Controlling Nicotine Cravings

Q: What is nicotine withdrawal?

A: When you smoke, there is a trigger to release dopamine, which is the ‘feel good’ hormone. When dopamine levels start to drop, withdrawal can be triggered which is what signals the craving for another cigarette. Withdrawal includes both physical and psychological symptoms.

Q: How long do withdrawal symptoms last?

A: It takes three to four days for nicotine to work its way out of the body. However since withdrawal is both a physical and psychological reaction you may experience withdrawal symptoms for up to two to four weeks after stopping. Withdrawal symptoms will be worse the longer you have smoked and initially upon stopping, but will improve with time.

Q: What are some things I can do to reduce my nicotine cravings?

A: Try to change behaviors that include people or situations that make you think about smoking and/or try to distract yourself. Read a book, go for a walk, call a friend, workout, etc. Remember that a craving will typically pass in 10 to 20 minutes.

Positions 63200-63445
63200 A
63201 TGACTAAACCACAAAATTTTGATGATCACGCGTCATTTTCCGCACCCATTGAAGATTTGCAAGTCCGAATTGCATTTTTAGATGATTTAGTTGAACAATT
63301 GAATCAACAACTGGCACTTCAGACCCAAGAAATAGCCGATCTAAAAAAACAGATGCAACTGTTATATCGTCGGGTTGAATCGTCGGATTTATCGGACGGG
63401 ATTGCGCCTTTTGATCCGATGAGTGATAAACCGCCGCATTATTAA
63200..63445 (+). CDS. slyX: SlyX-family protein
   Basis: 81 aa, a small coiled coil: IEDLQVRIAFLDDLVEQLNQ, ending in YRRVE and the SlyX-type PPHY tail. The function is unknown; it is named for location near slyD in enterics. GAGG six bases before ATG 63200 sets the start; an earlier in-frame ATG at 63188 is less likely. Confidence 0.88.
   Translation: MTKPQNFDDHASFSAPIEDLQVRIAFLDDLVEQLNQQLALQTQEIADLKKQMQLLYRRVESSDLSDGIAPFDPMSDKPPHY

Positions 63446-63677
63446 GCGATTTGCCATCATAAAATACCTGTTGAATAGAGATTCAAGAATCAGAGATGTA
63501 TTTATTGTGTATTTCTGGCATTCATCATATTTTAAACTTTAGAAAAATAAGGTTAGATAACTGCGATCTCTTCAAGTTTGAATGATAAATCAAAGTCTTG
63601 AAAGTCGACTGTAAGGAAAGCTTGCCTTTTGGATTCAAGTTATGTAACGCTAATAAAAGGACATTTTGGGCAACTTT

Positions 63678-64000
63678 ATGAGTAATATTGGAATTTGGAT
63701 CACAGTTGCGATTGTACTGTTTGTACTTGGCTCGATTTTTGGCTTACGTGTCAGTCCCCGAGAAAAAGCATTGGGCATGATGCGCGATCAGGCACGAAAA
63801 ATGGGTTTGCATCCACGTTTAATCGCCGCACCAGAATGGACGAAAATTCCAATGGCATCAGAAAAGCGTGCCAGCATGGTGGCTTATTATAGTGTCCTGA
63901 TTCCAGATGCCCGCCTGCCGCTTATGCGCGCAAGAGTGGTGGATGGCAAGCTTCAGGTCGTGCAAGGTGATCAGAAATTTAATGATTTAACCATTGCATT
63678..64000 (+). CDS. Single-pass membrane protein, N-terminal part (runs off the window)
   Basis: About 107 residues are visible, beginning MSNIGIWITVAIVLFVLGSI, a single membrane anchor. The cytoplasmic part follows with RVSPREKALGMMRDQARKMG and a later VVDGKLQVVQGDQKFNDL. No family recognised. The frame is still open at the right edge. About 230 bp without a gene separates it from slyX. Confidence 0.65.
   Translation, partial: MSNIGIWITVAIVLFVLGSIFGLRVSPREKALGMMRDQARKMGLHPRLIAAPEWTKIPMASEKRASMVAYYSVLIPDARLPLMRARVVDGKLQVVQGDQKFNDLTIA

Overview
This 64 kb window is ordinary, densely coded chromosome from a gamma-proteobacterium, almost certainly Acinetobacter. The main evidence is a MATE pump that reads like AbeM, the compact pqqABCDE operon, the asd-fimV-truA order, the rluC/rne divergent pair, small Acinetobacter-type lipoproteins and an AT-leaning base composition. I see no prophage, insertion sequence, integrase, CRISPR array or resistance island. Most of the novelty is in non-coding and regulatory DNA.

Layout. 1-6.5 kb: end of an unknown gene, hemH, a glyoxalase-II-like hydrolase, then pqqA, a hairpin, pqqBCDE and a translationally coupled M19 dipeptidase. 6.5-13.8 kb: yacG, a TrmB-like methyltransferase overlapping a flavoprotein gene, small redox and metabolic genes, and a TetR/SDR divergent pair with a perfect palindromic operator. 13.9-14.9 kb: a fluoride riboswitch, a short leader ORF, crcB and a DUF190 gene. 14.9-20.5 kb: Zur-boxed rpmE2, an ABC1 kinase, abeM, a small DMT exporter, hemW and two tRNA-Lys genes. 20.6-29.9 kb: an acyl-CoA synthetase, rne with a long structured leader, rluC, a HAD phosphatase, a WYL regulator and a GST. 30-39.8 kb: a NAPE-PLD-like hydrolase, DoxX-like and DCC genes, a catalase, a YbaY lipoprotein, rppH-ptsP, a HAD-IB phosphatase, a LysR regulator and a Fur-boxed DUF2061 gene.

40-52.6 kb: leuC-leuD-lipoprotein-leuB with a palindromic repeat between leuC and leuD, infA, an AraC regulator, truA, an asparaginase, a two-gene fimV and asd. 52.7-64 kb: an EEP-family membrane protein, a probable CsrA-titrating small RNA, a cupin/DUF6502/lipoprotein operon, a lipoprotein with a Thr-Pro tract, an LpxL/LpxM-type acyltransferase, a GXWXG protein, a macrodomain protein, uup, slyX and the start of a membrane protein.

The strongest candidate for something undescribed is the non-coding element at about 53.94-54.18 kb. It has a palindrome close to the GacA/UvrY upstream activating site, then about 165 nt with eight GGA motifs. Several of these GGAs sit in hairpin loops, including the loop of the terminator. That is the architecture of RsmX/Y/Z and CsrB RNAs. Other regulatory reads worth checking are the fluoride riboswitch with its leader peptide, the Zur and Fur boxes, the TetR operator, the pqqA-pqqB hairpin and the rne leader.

Ask for help. If you have a close support system of friends and family, they can help hold you accountable and improve your chances of quitting. Speaking to a healthcare practitioner who can suggest medications may also be a beneficial way of managing cravings.

Q: How does nicotine replacement therapy work?

A: Essentially nicotine replacement therapy (NRT) stimulates the nicotine receptors in our bodies at a very low level. This stimulation helps to reduce cravings for nicotine from a cigarette.

Q: Can exercise help deal with the craving?

A: Yes. Exercise is a natural way to release the feel-good chemicals that nicotine possesses.

Book your appointment now to schedule an in-person or virtual consultation:

The content on this website is for informational purposes only. No material on this site is intended to be a substitute for professional medical advice, diagnosis, or treatment. Always seek the advice of your physician with any questions regarding a medical condition or treatment, and before undertaking a new health-care regimen.

Related Blog Posts